Given the fractious Primates’ meetings of the past, the Archbishop of Canterbury Justin Welby has done well simply in persuading all 38 Primates to meet around one table this week, using much of the personal capital he built up during his visits to every single Anglican province around the globe.

Anguished discussion

Whatever happens at the meeting itself, he has done all he can to make the relationship work, although it is increasingly clear that the current institutional arrangement is no longer fit for purpose, given such deep disagreements over a fundamental issue.

The more liberal provinces that are open to changing Church doctrine on marriage in order to allow for same-sex unions include Brazil, Canada, New Zealand, Scotland, South India, South Africa, the US and Wales.

Archbishop Foley Beach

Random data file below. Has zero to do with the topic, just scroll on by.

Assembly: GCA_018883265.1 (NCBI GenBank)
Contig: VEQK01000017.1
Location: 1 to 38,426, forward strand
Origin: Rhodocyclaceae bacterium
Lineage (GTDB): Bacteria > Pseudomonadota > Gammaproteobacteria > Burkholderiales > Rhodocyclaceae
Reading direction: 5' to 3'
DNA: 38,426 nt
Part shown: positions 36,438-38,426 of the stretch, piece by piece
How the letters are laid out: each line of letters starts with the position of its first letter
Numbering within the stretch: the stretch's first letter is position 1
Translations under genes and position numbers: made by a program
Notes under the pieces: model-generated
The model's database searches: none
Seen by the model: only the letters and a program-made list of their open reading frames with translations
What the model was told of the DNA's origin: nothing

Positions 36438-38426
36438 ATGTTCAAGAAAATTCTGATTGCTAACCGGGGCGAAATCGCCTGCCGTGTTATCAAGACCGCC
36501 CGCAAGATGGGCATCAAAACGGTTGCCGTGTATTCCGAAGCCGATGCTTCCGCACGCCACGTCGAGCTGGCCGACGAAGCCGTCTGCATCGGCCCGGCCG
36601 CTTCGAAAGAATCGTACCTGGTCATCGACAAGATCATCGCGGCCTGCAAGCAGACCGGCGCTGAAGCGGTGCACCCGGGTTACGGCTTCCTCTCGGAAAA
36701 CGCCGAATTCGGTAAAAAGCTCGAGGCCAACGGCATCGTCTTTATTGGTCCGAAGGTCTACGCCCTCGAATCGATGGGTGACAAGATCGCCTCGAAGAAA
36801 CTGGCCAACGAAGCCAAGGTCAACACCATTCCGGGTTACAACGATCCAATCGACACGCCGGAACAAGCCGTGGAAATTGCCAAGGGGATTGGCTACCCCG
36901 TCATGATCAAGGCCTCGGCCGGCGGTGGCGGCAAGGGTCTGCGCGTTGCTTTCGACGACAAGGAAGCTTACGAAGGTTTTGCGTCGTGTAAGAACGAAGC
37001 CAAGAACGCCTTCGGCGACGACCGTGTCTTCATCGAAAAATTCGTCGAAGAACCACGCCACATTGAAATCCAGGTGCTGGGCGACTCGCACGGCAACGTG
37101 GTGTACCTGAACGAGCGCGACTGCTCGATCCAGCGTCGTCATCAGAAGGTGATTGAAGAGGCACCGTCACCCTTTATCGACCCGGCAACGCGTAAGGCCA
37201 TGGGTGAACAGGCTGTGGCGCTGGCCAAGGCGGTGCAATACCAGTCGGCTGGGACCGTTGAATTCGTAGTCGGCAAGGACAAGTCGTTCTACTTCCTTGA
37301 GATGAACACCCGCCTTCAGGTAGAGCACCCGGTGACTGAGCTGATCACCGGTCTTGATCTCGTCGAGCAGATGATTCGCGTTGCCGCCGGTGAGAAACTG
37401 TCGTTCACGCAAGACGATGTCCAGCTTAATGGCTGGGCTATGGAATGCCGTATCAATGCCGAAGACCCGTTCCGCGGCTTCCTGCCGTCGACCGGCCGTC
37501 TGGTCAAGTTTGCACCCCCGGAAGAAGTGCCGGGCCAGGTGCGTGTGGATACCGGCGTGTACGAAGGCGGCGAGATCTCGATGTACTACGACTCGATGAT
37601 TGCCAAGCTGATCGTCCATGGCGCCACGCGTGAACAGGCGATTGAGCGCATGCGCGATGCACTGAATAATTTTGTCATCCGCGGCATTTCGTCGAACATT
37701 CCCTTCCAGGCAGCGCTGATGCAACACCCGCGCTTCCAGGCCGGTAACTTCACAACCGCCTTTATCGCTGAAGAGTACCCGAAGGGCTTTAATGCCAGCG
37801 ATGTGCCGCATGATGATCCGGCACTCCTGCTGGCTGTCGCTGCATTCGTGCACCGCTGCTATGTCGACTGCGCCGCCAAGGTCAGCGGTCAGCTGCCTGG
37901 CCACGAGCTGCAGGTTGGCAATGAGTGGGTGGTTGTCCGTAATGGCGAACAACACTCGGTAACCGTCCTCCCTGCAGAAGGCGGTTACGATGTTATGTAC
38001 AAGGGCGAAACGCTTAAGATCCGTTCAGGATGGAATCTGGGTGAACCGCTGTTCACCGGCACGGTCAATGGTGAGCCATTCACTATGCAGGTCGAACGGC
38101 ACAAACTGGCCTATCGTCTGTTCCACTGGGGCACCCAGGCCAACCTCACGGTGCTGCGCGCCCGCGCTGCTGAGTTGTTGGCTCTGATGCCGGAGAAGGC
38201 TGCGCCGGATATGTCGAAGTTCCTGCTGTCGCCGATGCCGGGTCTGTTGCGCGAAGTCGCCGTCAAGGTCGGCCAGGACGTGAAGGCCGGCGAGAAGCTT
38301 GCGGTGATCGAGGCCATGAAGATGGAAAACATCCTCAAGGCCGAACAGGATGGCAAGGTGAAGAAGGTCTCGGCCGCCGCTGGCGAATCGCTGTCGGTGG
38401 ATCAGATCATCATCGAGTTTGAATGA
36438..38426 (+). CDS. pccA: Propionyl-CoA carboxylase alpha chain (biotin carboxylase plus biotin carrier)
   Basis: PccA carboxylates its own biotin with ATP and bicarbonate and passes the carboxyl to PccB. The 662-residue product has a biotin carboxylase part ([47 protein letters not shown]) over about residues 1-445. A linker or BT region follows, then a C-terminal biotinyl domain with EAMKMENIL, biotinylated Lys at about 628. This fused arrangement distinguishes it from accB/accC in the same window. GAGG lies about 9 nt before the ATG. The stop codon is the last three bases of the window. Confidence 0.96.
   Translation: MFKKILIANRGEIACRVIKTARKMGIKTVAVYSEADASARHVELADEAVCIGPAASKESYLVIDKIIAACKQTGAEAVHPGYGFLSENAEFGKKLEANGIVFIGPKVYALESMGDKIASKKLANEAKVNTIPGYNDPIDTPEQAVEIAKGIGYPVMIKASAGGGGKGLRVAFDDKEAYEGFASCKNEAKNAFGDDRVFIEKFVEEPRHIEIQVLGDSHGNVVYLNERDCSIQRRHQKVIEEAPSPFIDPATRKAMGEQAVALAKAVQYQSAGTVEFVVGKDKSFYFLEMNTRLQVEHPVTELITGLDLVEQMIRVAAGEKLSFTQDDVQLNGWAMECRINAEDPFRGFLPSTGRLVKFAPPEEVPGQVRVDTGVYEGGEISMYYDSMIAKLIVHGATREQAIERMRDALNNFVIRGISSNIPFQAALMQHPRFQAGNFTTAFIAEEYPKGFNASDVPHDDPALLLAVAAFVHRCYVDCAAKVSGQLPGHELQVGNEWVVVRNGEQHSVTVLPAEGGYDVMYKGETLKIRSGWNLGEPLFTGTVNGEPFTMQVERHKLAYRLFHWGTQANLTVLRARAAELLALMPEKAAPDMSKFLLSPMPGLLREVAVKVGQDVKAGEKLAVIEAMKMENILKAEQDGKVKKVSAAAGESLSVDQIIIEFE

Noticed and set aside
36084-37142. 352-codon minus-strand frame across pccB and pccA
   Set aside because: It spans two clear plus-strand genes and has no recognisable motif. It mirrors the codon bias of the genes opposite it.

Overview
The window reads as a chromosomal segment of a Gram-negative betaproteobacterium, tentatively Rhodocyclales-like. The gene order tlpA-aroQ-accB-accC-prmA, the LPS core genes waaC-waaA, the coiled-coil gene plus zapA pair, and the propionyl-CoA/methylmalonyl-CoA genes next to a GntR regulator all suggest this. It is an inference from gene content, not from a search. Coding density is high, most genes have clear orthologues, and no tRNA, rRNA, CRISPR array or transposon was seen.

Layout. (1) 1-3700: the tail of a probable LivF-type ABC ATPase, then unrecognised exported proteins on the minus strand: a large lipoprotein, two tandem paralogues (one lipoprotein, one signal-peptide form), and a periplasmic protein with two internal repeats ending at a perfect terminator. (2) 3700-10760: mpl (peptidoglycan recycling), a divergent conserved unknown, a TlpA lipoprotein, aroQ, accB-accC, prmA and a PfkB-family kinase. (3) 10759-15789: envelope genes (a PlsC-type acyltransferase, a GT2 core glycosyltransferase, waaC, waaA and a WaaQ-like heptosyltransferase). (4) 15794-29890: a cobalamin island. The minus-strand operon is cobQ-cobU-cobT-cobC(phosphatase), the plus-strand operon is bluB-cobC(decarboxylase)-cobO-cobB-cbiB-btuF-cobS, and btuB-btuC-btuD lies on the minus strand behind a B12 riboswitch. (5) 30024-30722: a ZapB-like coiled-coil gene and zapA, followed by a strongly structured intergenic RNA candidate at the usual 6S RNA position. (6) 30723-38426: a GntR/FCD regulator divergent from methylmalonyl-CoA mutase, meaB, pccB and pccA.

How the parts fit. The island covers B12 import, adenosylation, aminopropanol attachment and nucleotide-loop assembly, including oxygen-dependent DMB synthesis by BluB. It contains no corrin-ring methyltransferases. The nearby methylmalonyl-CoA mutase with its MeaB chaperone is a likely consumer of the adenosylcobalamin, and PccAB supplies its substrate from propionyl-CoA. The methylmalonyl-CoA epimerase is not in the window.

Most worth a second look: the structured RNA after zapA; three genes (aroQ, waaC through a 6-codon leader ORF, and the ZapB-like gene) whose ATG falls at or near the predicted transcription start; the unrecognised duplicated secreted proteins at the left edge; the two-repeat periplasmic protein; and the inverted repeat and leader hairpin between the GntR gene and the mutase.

Traditionalist Archbishop Foley Beach will be at Canterbury

However, England is one of the countries where that bitter divide over sexuality is already at the heart of much anguished discussion and debate.

With equal marriage now part of civil law in England, the Church’s insistence that it should not form part of Canon law is increasingly contested by some of its own clergy and members of its congregation.

The strength of feeling over the issue in England was made clear in a heartfelt open letter to the Archbishops of Canterbury and York on Sunday, which called on the Church to repent over its treatment of lesbian, gay, bisexual and trans Christians as “second class citizens” over issues of sexuality.